You can’t lead without trust.
Stephen M. R. Covey put it this way in his book, The Speed of Trust:
“Trust is the one thing that changes everything. The lack of it can bring down governments, cripple businesses (and churches) and destroy relationships. Conversely, when cultivated it has the potential to bring unparalleled effectiveness…the ability to establish, grow, extend, and restore trust with all stakeholders is the key leadership competency of the new global economy.”
Dr. Paul Zak, the preeminent researcher on the neuroscience of trust, demonstrated two decades ago that trust is the one thing high performing cultures have in common. Whether they’re companies, cities or countries, there is a direct correlation between trust and economic well-being.
Zak goes even further to say that even in the corporate world, employees are volunteers. Just because somebody is on the payroll, doesn’t mean they’re going to bring passion and energy to what they do. That requires trust.
This is even more true in the church.
You can’t lead without trust.
Learning how to build trust is not rocket science. But understanding a bit of biology is helpful. That’s where oxytocin comes in.
Oxytocin is both a neurotransmitter that’s released in the brain and a hormone that’s released in the bloodstream. It is the molecule that enables us to bond with others. It facilitates both trust and trustworthiness.
Zak has shown in studies that people with higher levels of oxytocin are more likely to trust strangers. He’s also shown that showing trust to others increases levels of oxytocin, making them more likely to trust you.
Without oxytocin, most of our decisions would be fear-based. Sounds like the church.
So how can understanding oxytocin help us to build trust?
Let’s take the log out of our own eye first.
It’s no accident that certain practices cause the release of oxytocin:
- Gratitude-write down something for which you are thankful every day. This is, in large part, the power of journaling.
- Pray and meditate-give thanks to God. Pray for others. Just thinking about others, especially those you care about, increases oxytocin levels.
Oxytocin does not last long. It has a half-life of three minutes. In other words, in three minutes after its release, there’s only half as much oxytocin in our system. The important part of these practices is that the more we do them, the more the release of oxytocin becomes natural for us.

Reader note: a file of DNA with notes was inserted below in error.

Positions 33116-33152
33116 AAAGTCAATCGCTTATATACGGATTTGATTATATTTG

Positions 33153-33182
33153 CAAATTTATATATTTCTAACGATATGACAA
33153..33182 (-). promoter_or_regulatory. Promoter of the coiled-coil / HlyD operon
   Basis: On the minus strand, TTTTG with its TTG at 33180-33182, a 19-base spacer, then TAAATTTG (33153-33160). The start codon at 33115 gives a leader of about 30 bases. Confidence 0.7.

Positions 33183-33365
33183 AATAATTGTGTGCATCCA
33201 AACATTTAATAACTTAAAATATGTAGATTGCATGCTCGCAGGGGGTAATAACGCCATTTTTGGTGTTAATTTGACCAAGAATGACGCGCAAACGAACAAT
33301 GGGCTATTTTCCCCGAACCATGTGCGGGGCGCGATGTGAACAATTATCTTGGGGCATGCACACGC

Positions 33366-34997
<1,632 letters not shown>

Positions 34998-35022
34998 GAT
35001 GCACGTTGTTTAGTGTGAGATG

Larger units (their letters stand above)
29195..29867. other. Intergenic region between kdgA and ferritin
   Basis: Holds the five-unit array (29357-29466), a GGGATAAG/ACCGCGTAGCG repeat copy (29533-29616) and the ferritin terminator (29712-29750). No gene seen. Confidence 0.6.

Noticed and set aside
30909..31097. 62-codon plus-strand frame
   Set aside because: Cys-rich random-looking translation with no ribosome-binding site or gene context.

So how do we build trust?
In a word: empathy.
Zak, in his book, The Moral Molecule: How Trust Works, says, “Oxytocin generates the empathy that drives moral behavior, which inspires trust, which causes the release of more oxytocin, which creates more empathy.”
There is a virtuous cycle to building trust. When we connect with others in meaningful ways, oxytocin levels increase in both parties. Here are four things we can do as Christian leaders to build trust:
- Listen-as Zak says, “Conversation creates a sense of community, which builds trust, which leads to oxytocin release.” When we listen more than speak, when we show that we understand what the other is saying, we are showing empathy.
- Be generous-with your time and with yourself. When someone receives a gift their oxytocin levels rise. Giving your time and effort to help another is the best gift we can give. Every time we do something to help someone else, without asking for anything in return, we gift them a gift.
- Choose to trust-this is hard, especially when we’ve been burned. But when we trust others, their oxytocin levels rise, making them more likely to trust us.
- Be trustworthy-this is obvious (or maybe not). When we do what we say we’re going to do, people trust us. This causes our own oxytocin levels to rise, making it easier to trust them. The virtuous cycle.
The most important takeaway from this:
Building trust requires time.
And it’s not just the passing of time. It takes an investment of our time to really build relationships with others.
In a world of email, texting and social media*, the human touch still matters. Visits, phone calls and handwritten notes are not just niceties. They are essential elements of Christian leadership. Without them, it’s harder to lead.
That’s how God made us.
Questions for reflection:
With whom do you need to connect today?
What daily practices can you develop to build your own oxytocin levels?
What daily practices can you develop to do the same for others?
*Zak found that social media can increase oxytocin release when it makes us think of people we care about.